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The Tragedy in Lebanon Has Been Years in the Making

Shmuel Rosner is an Israeli columnist, editor, and researcher. He is the editor of the research and data-journalism website themadad.com, and is the political editor of the Jewish Journal.

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Shmuel Rosner
Shmuel Rosner is an Israeli columnist, editor, and researcher. He is the editor of the research and data-journalism website themadad.com, and is the political editor of the Jewish Journal.

What happened in Lebanon on Aug. 4 is heartbreaking. What’s been happening in Lebanon in recent weeks is heartbreaking. What’s happened in Lebanon in recent decades is heartbreaking.

The country is falling apart and has been for many years and many reasons. It has been bleeding a slow death by a thousand cuts. On Aug. 4, those wounds were suddenly visible.

In a chilling coincidence, The New York Times published on Aug. 3 an article by Lina Mounzer, a Lebanese writer and translator. The headline, written before the tragic explosion says it all: “We Lebanese Thought We Could Survive Anything. We Were Wrong.”

Read it, and cry for the good, innocent Lebanese. “It has become clear,” Mounzer writes, “that there is nothing truly resilient about Lebanon except its politicians and ancient warlords, who refuse to step down, even after their profiteering has bankrupted the country and its people.”

When so much is unknown, it is tempting to speculate about the blast. Was it an accident?  What exactly was stored in the harbor, by whom, for how long and why?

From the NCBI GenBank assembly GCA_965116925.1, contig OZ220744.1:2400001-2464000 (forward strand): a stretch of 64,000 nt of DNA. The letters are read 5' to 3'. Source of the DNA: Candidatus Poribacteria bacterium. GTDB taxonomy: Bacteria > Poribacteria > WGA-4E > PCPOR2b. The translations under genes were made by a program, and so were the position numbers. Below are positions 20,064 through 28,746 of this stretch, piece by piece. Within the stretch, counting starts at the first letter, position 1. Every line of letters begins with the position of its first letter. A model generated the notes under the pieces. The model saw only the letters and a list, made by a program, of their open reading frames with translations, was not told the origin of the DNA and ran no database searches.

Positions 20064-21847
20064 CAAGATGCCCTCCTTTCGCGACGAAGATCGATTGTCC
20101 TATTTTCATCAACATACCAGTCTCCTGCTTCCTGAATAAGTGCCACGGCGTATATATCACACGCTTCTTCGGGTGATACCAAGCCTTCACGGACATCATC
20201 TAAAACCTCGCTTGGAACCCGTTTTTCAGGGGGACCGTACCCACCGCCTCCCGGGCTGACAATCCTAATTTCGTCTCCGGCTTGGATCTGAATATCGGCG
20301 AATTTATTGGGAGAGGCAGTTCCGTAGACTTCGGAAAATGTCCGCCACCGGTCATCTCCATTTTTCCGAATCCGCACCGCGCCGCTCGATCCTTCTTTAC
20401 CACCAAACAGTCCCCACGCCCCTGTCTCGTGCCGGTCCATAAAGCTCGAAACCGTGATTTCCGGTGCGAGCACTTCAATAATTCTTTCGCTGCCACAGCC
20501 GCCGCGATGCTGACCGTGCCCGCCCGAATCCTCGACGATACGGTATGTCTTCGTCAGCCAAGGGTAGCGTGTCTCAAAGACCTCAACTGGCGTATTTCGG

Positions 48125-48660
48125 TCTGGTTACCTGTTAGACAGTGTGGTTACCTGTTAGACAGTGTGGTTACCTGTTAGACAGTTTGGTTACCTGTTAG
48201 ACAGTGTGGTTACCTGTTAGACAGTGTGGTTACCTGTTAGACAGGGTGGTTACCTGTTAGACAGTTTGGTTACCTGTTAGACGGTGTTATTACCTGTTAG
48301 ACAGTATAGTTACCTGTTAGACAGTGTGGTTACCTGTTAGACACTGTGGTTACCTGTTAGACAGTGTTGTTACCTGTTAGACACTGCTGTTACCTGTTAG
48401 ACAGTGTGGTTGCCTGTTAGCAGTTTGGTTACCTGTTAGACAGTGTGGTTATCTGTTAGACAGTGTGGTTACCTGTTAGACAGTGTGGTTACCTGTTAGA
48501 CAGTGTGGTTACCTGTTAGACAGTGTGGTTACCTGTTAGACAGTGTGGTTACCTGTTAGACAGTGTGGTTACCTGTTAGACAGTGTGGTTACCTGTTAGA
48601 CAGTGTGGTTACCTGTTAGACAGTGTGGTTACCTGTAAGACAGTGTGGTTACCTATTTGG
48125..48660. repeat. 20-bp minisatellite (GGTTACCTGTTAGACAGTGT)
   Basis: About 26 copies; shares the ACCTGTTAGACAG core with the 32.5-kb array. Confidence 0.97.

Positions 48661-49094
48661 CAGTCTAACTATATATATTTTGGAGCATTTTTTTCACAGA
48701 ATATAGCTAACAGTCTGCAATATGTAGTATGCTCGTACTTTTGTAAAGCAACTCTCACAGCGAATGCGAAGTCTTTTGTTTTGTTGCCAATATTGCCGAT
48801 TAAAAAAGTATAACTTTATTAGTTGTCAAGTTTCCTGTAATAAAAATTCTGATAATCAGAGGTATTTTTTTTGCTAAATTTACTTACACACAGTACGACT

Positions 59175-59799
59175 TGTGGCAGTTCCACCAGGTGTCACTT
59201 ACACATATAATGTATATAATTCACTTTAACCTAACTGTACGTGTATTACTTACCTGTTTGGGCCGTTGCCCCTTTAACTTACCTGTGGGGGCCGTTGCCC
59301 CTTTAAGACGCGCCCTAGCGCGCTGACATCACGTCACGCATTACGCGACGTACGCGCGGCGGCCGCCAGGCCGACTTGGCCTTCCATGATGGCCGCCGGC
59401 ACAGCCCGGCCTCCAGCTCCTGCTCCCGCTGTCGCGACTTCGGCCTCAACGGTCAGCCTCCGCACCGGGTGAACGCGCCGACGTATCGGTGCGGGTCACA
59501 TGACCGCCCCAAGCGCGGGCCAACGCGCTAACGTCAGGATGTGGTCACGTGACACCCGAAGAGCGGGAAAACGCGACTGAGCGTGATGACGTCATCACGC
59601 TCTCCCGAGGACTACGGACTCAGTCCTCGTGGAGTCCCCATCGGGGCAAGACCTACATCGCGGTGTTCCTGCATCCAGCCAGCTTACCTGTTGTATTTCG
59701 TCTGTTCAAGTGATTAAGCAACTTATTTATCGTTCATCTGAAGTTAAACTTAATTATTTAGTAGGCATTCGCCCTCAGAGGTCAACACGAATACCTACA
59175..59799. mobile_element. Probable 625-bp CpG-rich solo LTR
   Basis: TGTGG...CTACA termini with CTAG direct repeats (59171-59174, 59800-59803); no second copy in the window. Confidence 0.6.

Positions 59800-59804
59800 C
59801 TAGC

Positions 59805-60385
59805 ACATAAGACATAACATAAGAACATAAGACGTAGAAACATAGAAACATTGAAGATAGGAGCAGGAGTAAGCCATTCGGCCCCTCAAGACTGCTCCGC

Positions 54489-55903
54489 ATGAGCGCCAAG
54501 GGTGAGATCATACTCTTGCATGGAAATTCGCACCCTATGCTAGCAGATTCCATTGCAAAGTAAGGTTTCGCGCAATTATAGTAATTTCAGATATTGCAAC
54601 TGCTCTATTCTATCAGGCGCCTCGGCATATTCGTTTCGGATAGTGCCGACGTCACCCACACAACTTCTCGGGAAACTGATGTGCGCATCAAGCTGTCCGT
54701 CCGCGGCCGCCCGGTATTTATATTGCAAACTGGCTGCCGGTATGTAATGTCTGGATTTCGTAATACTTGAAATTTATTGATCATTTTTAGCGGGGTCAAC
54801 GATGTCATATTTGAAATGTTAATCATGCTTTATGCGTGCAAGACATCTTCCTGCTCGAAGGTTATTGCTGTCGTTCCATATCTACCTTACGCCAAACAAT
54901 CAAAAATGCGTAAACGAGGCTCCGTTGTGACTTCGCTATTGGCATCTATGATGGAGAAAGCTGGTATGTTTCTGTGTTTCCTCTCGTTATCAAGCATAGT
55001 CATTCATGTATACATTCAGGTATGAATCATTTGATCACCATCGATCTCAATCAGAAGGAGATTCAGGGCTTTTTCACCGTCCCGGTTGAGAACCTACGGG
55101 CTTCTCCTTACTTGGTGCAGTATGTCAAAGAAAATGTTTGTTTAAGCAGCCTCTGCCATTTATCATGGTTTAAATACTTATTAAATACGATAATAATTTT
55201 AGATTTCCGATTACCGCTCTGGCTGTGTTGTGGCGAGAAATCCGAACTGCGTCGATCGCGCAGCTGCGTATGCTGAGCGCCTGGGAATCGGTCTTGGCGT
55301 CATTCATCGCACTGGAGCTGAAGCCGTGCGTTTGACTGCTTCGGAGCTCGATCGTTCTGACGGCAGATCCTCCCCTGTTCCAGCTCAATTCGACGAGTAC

In a functioning country, the answers would be known at some point. There would be a trusted investigation, a believable conclusion and consequences that would make another blast less likely. But Lebanon is not a functioning country. The power brokers make sure to sabotage investigations and avoid consequences.

Fifteen years ago, American policy makers still believed that Lebanon could be an exemplary Middle East democracy (other than Israel). Following the 2006 Lebanon war between Israel and Hezbollah, the United Nations intended to make things right.

Lebanon is proof that global fantasies and noble intentions are no match for a well-funded militia. Lebanon is a playground for Iran and Syria. It was a playground for the PLO (Palestinian Liberation Organization) and, at some point in the past, for Israel.

Much like America during the George W. Bush years, Israel in the ’80s also believed that it could engineer a new Lebanese order. One that would be better for most Lebanese. One that would be better for Lebanon’s neighbors. Israel failed. America failed. The U.N. did not even try.

Dilemmas are to be expected, and they are just around the corner. How does one square the need to assist the Lebanese without simultaneously helping the power brokers keep their tight grip on the country? These are questions we are familiar with from other places. Gaza is one example. The population suffers. The population needs support and assistance. But assisting the population means assisting Hamas.

First aid is easy: get medical support, doctors, mobile hospitals, and ship them to Beirut. Israel and other countries in the region offered to take in patients. Israel is unlikely to receive any because for Hezbollah, keeping Israel as an unacceptable partner is much more important than the wounded people of Beirut.

Long term assistance is where the real difficulties begin. Precedent teaches us that world organizations and generous countries will assist Lebanon. In return, they will demand — and get — empty promises from the power brokers. The U.N. made a vow to de-weaponize Hezbollah. It did not. So, long term assistance to Lebanon must be handed under the assumption that no promise to change Lebanon’s political situation will be kept. This is as sad as it is true.

Those who believe in only one state should watch and learn: This is what an incoherent and sectorial Middle Eastern country looks like. Bret Stephens did not mention Lebanon when he wrote in his Aug. 3 New York Times op-ed that the idea of a one state “is utopian in theory and would be disastrous in practice.” Today, he probably would have used this example.

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